response: Maybe the way themes are put across are problematic. There could be types of themes, some of which intersect with one another. Smart Spaces, for example, overlaps with hand held devices, as well as digital layers, and "knowledge media for knowledge communities". Maybe the themes could be more general, like "location aware media"?? (jim)

response: Should we really do a different theme every week? What if there was a theme every two weeks or every three weeks. Maybe themes are bigger - or there's a different way to think about themes. Should we have more that two people working together?

response: Group work is hassle enough that adding more people to the mix wouldn't necessarily help unless it was more of a divide and conquer effort: i.e. Big theme over three weeks, each group of 2 takes a component of that theme each week. The themes should be fleshed out over the summer so that a clear syllabus can be put together by day one and you already have a sense of where the course is going and where you would best fit into it.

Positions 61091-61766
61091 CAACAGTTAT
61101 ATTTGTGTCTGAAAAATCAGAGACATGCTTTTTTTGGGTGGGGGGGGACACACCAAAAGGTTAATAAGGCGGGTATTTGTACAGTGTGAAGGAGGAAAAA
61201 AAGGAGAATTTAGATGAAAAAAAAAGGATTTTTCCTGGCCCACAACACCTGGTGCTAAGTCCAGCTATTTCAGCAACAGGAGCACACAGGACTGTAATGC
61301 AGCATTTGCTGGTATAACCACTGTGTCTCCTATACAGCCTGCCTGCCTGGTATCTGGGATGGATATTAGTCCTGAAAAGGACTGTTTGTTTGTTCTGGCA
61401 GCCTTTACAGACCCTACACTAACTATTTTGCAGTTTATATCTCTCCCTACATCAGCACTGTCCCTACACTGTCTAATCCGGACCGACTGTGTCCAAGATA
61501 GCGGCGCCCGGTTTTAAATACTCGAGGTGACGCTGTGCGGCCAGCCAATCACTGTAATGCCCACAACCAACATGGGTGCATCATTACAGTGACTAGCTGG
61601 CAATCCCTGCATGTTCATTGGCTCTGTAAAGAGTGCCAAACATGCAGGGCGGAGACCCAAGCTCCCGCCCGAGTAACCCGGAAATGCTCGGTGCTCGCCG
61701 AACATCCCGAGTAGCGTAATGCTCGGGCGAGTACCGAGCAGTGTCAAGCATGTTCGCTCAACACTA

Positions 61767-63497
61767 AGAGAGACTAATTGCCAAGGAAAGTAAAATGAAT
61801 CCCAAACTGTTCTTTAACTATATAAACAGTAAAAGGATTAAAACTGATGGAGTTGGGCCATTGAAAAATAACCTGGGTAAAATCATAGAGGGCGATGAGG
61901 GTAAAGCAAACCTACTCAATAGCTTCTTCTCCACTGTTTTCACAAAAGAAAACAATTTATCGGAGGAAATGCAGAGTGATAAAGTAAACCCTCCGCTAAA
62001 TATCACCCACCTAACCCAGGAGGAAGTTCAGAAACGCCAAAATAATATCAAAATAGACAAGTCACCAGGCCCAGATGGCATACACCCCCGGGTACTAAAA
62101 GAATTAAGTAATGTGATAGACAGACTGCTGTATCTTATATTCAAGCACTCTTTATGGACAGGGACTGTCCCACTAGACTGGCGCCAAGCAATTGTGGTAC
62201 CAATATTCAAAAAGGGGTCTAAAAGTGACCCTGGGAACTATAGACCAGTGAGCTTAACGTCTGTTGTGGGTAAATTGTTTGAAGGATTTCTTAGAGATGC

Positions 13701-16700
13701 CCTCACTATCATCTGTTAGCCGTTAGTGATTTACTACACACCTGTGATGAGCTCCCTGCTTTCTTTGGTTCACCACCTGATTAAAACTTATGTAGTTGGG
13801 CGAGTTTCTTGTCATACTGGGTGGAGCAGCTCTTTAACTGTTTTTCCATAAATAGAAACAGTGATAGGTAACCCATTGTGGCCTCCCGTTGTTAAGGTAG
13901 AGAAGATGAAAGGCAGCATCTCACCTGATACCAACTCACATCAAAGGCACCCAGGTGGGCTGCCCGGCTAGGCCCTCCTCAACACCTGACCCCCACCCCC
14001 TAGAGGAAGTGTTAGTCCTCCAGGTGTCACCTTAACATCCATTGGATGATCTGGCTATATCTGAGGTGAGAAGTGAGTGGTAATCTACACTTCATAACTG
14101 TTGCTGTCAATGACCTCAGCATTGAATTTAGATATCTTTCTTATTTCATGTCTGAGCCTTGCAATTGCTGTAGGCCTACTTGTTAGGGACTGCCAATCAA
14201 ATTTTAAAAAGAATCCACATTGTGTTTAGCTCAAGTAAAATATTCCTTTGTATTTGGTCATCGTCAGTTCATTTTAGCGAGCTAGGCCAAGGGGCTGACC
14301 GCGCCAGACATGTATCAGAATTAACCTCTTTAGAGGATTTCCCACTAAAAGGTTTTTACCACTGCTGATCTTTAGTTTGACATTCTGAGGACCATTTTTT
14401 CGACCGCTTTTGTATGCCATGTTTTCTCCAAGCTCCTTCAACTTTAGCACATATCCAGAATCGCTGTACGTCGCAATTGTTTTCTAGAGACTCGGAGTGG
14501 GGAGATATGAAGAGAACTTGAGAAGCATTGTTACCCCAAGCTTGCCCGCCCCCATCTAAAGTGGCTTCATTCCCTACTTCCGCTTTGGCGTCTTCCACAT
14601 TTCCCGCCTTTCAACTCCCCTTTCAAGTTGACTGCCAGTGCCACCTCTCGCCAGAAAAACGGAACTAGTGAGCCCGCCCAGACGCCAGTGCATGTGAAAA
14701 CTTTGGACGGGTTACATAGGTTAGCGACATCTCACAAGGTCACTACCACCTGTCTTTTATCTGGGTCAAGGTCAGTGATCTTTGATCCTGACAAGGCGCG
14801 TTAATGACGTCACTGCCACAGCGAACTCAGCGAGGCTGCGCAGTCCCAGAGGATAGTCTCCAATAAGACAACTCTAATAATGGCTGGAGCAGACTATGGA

Weekly model - homework, etc. Did this flow okay - meeting with Jim two weeks and one week before, etc? How could it be changed?

Response: The homework worked best when the readings were a) short and b) summarized by the presenting group as a baseline to form our discussions around. It is inevitable that people won't do the reading, so accepting that and building in a quick summary so that at least we are all thinking and talking at the same level can be really valuable.

The design project. Should this be more deeply integrated into the course.